• Delivering the subpoena to an in-house subpoena team, which may handle the entire response in appropriate cases. This team often includes paralegals or other non-attorney professionals who report to in-house counsel.
  • Hiring outside counsel to handle the response. A company typically should hire outside counsel if it does not have an in-house subpoena team.

Even where a financial services company has a subpoena response team, it may want to hire outside counsel in the relevant jurisdiction if the scope or subject matter of the subpoena is potentially problematic. Outside counsel may be better positioned to advise and assist with:

Preserve Relevant Documents and Information

Regardless of who primarily handles a subpoena response, it is critical to consider the obligation to preserve potentially responsive records and other information, including ESI. Where it is appropriate to issue a legal hold notice, counsel should:

  • Identify the departments or lines of business that are the subject of the subpoena as soon as possible.
  • Give notice to all personnel who are likely to have responsive information (for a model legal hold notice, with explanatory notes and drafting tips, see Litigation Hold Notice on Practical Law).
  • Take steps to collect or otherwise preserve potentially responsive information, including:
    • asking relevant personnel to search for and collect any items in their possession; and
    • determining what record systems and files, including ESI, should be searched.

(For a collection of resources to assist counsel in preserving documents and ESI in anticipation of litigation, see Preserving Documents and Electronically Stored Information Toolkit on Practical Law.)

Certain financial services companies must follow regulator-imposed retention requirements that ensure the retention and preservation of the documents and information that may be covered by the subpoena. Broker-dealers, for example, must maintain records for specified time periods in accordance with SEC Rules 17a-3 and 17a-4 (17 C.F.R. §§ 240.17a-3 and 240.17a-4) and FINRA Rule 4511. Even so, financial services companies typically should issue a legal hold notice to appropriate document custodians instructing them to preserve specific records or types of records and suspend otherwise applicable document destruction processes for these materials.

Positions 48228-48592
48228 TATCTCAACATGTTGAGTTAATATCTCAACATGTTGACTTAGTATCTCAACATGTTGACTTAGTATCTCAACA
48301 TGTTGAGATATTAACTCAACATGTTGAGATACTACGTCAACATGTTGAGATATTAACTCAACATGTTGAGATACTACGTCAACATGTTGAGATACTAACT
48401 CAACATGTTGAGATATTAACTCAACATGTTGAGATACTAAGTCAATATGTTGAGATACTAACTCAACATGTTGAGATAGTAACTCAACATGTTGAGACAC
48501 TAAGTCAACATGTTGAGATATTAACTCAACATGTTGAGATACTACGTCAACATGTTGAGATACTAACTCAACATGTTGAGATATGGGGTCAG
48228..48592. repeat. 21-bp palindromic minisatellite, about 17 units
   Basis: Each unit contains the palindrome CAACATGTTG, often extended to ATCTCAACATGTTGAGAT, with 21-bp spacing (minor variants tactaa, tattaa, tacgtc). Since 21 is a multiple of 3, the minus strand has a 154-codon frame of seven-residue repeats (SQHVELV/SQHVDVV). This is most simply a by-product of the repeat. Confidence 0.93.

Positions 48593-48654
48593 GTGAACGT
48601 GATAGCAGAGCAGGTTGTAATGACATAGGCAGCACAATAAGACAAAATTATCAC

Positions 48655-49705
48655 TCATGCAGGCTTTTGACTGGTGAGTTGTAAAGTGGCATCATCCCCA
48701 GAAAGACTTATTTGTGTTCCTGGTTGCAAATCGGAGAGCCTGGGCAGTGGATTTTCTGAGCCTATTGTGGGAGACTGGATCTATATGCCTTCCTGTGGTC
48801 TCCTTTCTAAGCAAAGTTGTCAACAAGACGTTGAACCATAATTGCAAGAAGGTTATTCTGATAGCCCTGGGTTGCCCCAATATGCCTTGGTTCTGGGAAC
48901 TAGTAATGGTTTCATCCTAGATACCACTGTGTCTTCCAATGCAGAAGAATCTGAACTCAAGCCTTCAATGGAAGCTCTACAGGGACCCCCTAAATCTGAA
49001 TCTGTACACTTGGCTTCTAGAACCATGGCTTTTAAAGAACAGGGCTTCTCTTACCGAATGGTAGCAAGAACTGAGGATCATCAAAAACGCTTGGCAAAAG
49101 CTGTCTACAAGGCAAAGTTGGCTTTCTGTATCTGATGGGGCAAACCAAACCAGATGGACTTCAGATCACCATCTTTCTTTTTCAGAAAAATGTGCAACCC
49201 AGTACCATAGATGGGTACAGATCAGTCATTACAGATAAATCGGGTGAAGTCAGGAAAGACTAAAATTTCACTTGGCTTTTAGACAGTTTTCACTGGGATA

Determine the Subpoena Response Deadlines

In tandem with ensuring that documents and other information are preserved, counsel should review the subpoena carefully to determine:

  • When and how the issuing party served the subpoena, bearing in mind that subpoena respondents may need to object to the subpoena within a certain time after service to avoid waiver (for example, FRCP 45(d)(2)(B) (requiring objections to be raised within the earlier of the date set in the subpoena or 14 days after service)).
  • Who the issuing party is and whether they are represented by counsel.
  • The deadline, if any, for producing responsive materials.
  • The date scheduled for any witness testimony, such as at a deposition, hearing, or trial.
  • Whether the production of documents relieves the financial services company of the obligation to produce a witness (for example, FRCP 45(d)(2)(A); Mo. Sup. Ct. R. 57.09 and 58.02). Often, counsel may avoid preparing a witness for live testimony by producing an affidavit or a declaration from a records custodian to authenticate the documents produced.

Response deadlines are often arbitrary and subject to change, including through negotiations between counsel for the issuer and for the subpoena respondent. However, it is critical to keep track of these deadlines and carefully review the applicable rules to avoid waiver of any objections to the subpoena.

It is also important that the financial services company develop a protocol for branch personnel to follow if they receive a subpoena, including that they forward the subpoena to a designated recipient immediately.

Assert Objections and Produce Responses

When responding to a subpoena, counsel for the financial services company should:

  • Carefully evaluate and assert appropriate objections to the subpoena.
  • Negotiate with the issuing party to limit the burden of the subpoena.
  • Where permitted by law, consider communicating with any affected customers.
  • Produce the appropriate documents.
  • Prepare witnesses to testify.

Evaluate and Assert Objections

Counsel should assess the strength of any potential objections to the subpoena as soon as possible. These objections may be based on:

  • The issuing party’s failure to follow applicable procedures. For example:
    • the subpoena may be facially invalid because, among other reasons, it lacks the necessary signatures, such as the signature of the clerk of court, the judge, or an attorney;
    • the issuing party may not have served the subpoena in the manner required by the applicable jurisdiction’s rules of civil procedure; or
    • the subpoena or the issuing party may not satisfy other jurisdiction-specific requirements, such as those in state statutes protecting customer data held by financial services companies.

  • The subpoena is substantively objectionable because, for example, it:
    • demands a response within an unreasonably short time frame or at an unreasonable location;
    • is overbroad in scope in that it seeks categories of documents and information that are disproportional to the needs of the case; or
    • fails to adequately protect the financial services company’s data or customer data as may be required under state or federal law.

Identifying and understanding the substantive grounds for objection often requires close coordination with the relevant department or line of business.

Counsel should determine whether to:

  • Assert objections in writing, typically in a letter, to issuing counsel.